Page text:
With advertising becoming a less reliable source of revenue for the embattled journalism industry, more news outlets are turning toward sources of consumer revenue to shore up their coffers. This rise of subscription and membership models has dovetailed with the rise of audience engagement in recent years, as newsrooms seek to build stronger relationships with their audiences. But scant attention has been paid to revitalizing approaches to customer service, which poses a problem because support teams are often the first or only point of contact for many customers.
Bad service, in other words, means a bad first impression and ultimately a bad reputation.
[pullquote align=center]Scant attention has been paid to revitalizing approaches to customer service at news outlets, which poses a problem because support teams are often the first or only point of contact for many customers.[/pullquote]
That’s why the American Press Institute decided to take a deep dive into how customer service functions should evolve as news outlets place greater emphasis on consumer revenue and audience engagement. It’s critical that these organizations strive to make their interactions with customers as satisfactory as possible, especially since there is a direct link between the quality of customer service and subscriber retention and acquisition.
We also see customer service as an opportunity to rebuild trust with audiences during a time when public trust in American media institutions is at an all-time low. Besides helping resolve routine issues for customers, such as subscribing and cancelling, customer support representatives may also hear complaints about the journalism or tips that may inform reporting. That’s why they need to be prepared to handle feedback in a way that builds — rather than reduces — trust in the organization.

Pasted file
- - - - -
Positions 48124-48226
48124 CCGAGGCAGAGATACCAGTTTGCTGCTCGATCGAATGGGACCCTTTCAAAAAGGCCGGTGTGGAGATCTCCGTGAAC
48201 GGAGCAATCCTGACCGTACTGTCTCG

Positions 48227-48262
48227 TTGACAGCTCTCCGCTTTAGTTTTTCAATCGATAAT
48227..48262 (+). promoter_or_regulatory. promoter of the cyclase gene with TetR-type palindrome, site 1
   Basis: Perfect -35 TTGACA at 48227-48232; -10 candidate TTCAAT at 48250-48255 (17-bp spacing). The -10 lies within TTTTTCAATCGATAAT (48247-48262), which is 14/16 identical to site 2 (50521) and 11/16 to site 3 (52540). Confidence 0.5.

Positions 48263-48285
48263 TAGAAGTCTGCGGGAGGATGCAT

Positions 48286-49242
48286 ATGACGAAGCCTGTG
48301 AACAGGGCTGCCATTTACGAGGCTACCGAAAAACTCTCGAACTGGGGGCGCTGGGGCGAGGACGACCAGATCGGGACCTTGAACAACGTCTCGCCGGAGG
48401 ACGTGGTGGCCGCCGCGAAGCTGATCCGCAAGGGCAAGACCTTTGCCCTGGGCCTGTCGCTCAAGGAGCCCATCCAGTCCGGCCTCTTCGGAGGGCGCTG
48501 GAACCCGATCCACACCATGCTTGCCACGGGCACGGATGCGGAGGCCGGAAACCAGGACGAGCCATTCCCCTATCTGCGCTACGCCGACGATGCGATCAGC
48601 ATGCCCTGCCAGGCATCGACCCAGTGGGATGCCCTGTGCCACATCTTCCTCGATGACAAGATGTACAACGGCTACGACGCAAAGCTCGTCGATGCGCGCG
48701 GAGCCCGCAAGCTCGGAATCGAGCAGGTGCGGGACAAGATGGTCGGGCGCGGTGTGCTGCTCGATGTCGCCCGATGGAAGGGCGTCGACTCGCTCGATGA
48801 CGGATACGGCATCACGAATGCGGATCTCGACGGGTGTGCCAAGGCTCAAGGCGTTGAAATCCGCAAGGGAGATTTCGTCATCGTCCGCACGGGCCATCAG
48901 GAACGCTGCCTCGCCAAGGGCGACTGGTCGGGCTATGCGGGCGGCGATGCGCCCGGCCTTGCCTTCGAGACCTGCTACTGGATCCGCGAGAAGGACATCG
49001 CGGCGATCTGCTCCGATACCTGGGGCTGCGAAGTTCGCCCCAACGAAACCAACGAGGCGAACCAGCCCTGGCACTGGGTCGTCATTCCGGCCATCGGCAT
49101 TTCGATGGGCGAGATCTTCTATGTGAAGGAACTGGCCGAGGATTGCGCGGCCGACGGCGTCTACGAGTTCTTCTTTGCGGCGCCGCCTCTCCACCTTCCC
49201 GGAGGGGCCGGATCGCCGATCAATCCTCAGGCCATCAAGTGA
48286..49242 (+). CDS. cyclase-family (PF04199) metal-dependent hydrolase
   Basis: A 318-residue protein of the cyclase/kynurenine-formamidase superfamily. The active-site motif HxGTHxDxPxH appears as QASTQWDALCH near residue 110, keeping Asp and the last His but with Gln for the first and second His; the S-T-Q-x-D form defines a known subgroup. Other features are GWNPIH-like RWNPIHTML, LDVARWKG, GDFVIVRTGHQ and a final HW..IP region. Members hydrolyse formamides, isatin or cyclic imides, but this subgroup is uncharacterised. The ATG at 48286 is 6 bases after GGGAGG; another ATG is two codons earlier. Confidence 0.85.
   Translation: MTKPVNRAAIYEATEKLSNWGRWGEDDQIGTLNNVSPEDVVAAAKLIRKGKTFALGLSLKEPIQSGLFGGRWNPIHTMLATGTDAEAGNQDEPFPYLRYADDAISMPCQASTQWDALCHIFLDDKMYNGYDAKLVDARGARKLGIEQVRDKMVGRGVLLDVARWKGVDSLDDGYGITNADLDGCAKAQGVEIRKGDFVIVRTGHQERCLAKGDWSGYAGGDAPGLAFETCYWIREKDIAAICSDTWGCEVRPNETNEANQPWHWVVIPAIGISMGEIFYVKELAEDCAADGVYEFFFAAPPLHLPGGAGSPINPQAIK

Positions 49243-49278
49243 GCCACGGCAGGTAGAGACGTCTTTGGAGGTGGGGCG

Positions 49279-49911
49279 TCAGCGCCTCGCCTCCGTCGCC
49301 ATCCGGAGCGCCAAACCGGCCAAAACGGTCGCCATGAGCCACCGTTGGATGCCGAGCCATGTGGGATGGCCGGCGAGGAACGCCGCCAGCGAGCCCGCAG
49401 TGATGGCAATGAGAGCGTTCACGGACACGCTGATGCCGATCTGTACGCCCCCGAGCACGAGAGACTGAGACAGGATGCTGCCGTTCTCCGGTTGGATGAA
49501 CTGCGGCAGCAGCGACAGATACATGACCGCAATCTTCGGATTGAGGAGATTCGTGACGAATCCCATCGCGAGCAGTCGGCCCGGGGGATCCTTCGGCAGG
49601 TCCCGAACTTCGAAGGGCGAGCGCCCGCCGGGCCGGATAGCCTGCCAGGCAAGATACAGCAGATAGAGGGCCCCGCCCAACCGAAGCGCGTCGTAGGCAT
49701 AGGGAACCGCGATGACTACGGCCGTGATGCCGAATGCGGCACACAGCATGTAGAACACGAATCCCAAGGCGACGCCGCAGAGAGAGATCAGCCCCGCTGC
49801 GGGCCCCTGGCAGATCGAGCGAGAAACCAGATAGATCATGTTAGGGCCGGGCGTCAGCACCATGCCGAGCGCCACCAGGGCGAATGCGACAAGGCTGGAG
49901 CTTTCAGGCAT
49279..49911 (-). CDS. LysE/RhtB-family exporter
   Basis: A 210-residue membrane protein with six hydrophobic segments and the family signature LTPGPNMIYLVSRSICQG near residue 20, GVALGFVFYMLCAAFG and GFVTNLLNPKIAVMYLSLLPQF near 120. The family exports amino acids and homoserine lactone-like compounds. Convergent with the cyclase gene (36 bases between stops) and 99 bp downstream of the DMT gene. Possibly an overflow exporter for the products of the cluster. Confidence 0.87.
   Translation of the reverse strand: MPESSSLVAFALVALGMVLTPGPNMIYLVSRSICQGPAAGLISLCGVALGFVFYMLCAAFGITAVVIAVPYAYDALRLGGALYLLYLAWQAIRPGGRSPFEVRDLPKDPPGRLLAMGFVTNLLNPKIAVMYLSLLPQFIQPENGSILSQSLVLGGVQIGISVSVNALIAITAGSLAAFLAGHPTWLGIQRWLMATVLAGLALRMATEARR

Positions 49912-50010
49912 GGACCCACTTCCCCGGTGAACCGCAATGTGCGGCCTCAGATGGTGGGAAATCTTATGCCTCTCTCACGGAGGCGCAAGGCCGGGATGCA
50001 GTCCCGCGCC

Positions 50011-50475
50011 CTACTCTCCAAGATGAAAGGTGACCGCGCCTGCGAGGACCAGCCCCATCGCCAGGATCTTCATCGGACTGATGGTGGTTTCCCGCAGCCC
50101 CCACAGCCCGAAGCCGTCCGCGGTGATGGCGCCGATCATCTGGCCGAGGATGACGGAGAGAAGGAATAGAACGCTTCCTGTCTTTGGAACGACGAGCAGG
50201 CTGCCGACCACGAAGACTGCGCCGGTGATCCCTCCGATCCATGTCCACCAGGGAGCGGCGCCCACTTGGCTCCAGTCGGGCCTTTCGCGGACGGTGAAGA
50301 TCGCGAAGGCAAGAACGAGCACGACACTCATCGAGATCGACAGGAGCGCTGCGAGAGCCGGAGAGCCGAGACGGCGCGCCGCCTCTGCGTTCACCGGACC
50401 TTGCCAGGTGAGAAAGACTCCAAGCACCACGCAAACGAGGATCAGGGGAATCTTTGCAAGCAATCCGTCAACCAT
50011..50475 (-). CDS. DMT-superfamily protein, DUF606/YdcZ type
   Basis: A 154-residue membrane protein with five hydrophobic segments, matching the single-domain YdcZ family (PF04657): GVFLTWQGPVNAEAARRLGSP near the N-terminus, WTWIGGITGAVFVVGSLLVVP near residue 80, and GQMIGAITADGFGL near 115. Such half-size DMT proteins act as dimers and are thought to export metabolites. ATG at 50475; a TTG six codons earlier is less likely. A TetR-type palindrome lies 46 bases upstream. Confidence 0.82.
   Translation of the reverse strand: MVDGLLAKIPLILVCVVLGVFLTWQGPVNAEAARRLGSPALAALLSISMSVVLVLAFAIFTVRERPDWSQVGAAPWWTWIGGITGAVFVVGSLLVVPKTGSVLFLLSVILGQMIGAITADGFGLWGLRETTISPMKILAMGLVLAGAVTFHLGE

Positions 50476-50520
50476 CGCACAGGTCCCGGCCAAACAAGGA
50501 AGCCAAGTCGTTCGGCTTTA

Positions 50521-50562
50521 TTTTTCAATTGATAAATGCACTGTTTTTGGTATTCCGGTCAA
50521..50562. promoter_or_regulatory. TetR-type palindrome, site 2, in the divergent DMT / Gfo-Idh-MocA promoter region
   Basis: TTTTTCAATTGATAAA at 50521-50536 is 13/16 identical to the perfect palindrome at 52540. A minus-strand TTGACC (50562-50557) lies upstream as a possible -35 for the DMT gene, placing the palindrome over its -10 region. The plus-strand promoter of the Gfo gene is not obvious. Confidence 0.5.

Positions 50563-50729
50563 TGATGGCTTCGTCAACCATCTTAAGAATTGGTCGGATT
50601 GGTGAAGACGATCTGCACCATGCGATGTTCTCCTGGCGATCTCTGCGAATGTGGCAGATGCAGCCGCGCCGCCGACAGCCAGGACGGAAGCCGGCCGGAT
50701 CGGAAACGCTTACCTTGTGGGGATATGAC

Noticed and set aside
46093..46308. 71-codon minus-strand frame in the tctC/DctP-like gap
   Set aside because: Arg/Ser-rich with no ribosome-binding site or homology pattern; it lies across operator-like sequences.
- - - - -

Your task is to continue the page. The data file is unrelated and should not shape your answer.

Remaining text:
In fact, during this time of great polarization, strong service can help retain customers across the political spectrum. As Joellen Easton, director of audience at Bangor Daily News, told us, “If someone skeptical of the newsroom has issues with the product they have purchased … we can still build trust with them through excellent customer service.”
For this report, part of the American Press Institute’s series of Strategy Studies, media consultant Anita Li interviewed around a dozen newsroom leaders at a diverse array of U.S.-based news outlets about their successes and barriers when it comes to improving customer service:
- Chapter 2 explains why it’s essential to break down silos and integrate departments for better, more streamlined communication.
- Chapter 3 takes a close look at how to optimize online processes, like purchasing or canceling a subscription, by making them as frictionless as possible.
- Chapter 4 shows how to invest in hands-on approaches to service, and provides successful examples.
- Finally, Chapter 5 outlines how a leadership team should take strategic risks and test out creative customer service strategies.
News outlets can no longer afford to see customer service as an afterthought in this new era of journalism. People who reach out through these channels care enough to engage with their news provider, so poor experiences with that organization’s frontline reps can ultimately cause them to disengage. Don’t let that happen to your organization — it’s time to bring customer service for journalism firmly into the 21st century.